[20] The Jam, ‘The Bitterest Pill (I Ever Had To Swallow)’

1982. ‘A Little Peace’ taking the Eurovision crown, The Falklands “Conflict”, a harrowing single term at boarding school, the Kids from Fame, the Goombay Dance Band, the lion sleeps tonight, dropping out of the Cubs to practise being Zico in the back garden, spending £1.25 on my first 7” single. They’re cheaper NOW.

The Jam’s penultimate single, then. I felt the pain of their break-up keenly, I didn’t understand why they’d stop. Perhaps it was some kind of law. A law that should be enforced more often, come to think. ‘The Bitterest Pill’ has a beautifully succinct lyric, a string-soaked, white-boy soul tune and rousing choruses. Hindsight shows us the tension that was pulling Weller towards the more mannered stylings of his Council.

I’m worried that Junior’s dancing doesn’t discriminate. She rocked out to an arrhythmic beat I was tapping on her toy drum at the weekend, unable to help herself. For what it’s worth, she cut some rug to this song like she hasn’t for a while.

She thought it should be higher up this chart, but I said I had to put some space between the Jam singles.

[7] Young Disciples, ‘Apparently Nothin”

Young Disciples

More real-time Junior reviews, live and direct, as they happen. The Young Disciples apparently inspire nothing less than throwing oneself back in the inflatable and kicking the legs over the side. She’s now sitting up again, yelping, trying to attract attention and find Carleen Anderson.

Released by the Talkin’ Loud label, I suppose this is meant to be an acid jazz record. I don’t think it’s sculpted beard-stroking enough to really fit in – more a razor-sharp funk tune than a Galliano ‘jam’ (man). And, more to the point, it hasn’t dated.

Can’t remember the full story, but I know the band fell out before building on the first album’s success. Maybe it was just Carleen’s pursuit of solo glory. She, of course, was struck down by the Weller Curse. A decent, soulful debut, then an Ocean Colour Scene-assisted second LP. Oops.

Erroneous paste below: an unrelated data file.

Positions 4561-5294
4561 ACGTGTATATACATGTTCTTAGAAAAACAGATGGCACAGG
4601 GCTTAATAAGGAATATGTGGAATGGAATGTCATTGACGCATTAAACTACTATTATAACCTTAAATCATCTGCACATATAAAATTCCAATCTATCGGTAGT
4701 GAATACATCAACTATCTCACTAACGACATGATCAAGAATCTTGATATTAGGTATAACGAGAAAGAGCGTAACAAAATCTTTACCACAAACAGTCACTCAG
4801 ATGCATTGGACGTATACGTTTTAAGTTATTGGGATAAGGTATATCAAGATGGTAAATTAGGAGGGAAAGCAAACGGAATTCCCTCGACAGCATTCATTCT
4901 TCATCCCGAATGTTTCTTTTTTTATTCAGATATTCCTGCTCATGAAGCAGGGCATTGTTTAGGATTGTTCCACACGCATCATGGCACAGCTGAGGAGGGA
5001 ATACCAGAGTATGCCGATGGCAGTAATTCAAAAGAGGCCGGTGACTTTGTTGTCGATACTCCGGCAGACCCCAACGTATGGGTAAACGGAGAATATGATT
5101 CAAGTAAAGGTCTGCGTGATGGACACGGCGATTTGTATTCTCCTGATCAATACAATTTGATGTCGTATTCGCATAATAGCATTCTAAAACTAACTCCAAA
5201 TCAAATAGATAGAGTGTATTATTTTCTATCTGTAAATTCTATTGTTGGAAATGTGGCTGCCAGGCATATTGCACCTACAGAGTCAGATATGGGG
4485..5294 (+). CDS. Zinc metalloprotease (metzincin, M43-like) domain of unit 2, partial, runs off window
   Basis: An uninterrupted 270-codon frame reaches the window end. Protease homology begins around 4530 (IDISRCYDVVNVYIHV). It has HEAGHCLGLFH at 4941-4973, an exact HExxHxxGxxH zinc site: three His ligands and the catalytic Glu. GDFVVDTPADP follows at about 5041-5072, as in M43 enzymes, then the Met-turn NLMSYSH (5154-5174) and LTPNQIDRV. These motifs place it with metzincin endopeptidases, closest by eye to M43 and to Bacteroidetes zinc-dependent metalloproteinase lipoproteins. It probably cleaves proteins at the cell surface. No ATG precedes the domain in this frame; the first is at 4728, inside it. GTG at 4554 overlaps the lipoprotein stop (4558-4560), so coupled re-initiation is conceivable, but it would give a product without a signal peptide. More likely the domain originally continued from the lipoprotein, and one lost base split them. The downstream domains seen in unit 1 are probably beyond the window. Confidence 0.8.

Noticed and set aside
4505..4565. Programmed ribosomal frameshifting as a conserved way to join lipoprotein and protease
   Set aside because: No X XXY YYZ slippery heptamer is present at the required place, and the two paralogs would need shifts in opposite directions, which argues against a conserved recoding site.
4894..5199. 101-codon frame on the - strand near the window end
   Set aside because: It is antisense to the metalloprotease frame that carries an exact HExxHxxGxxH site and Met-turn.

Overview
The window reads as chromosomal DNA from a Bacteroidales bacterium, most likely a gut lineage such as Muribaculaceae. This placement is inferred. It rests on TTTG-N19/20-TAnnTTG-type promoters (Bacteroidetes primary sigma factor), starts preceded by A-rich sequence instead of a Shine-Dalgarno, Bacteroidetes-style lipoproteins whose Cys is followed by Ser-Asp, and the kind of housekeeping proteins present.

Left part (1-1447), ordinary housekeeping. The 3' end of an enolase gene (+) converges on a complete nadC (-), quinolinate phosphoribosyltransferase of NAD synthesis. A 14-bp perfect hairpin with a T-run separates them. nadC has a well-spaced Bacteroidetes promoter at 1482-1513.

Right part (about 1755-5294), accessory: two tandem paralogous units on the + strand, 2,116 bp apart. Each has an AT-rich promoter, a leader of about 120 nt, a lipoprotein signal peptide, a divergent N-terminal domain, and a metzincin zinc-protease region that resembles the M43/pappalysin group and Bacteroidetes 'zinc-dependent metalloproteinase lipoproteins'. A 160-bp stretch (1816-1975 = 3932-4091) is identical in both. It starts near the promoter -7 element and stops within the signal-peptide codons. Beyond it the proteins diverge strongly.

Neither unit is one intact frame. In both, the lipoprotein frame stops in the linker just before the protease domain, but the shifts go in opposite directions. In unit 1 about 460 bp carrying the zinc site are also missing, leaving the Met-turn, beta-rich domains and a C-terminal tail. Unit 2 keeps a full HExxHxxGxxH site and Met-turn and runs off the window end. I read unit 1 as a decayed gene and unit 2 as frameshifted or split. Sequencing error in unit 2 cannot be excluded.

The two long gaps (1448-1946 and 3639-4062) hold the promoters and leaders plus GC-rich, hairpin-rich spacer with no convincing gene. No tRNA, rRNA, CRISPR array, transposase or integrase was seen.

[All my vinyl rips seem to have corrupted; Top 11 mp3s to follow… later]

[7] The Style Council, ‘Shout To The Top!’

Junior was trying to drink from one of her stacking cups, clearly getting into the spirit of café culture. She’s not one of the luddites who believed that Weller had cooked his goose as soon as he hooked up with Mick Talbot and ditched the spiky Woking-class anthems. She knows that he was taking colour from a broader palette, not afraid to wear flat-fronted trousers and pink sweaters, not afraid of a female backing vocalist, a falsetto delivery, a mannered sleevenote, a little tickle of his keyboard player’s ear.

‘Shout To The Top!’ was the Style Council’s seventh single in 18 months. A rich, rich vein of prolific form. I’ll brook no argument.

The Jam, ‘Going Underground’

As a kid, I thought this was the start of some kind of Jules Verne adventure. Weller was standing proudly on the lip of a pit, a yawning chasm leading underground to the centre of the earth. A brass band was playing, the boys’ brigade was there, adding up to a fitting send-off for the brave mod explorer. I was a lad brimming with insight.

Jam lyrics continued to cause me problems. The reams of gibberish I must’ve sung along to ‘A Town Called Malice’, the dodgy copy I’d recorded off the Top 40. My mum had her own take on it, because she told me she didn’t like me playing the nasty record, but I had the last laugh when I secretly bought the 7”. In fact, I stuck it on a tape she asked me to make for her a year or two later. That’s a last, last laugh.

Junior dances to ‘Going Underground’, and laughs and points at her dad standing by the stereo again. She’s heard bad things about DJs somewhere. Might’ve overheard me slagging off Chris Moyles. Without pictures, she’s unperturbed by Bruce Foxton’s haircut and seems happy with the whole experience. She’s now braced to discover the Style Council.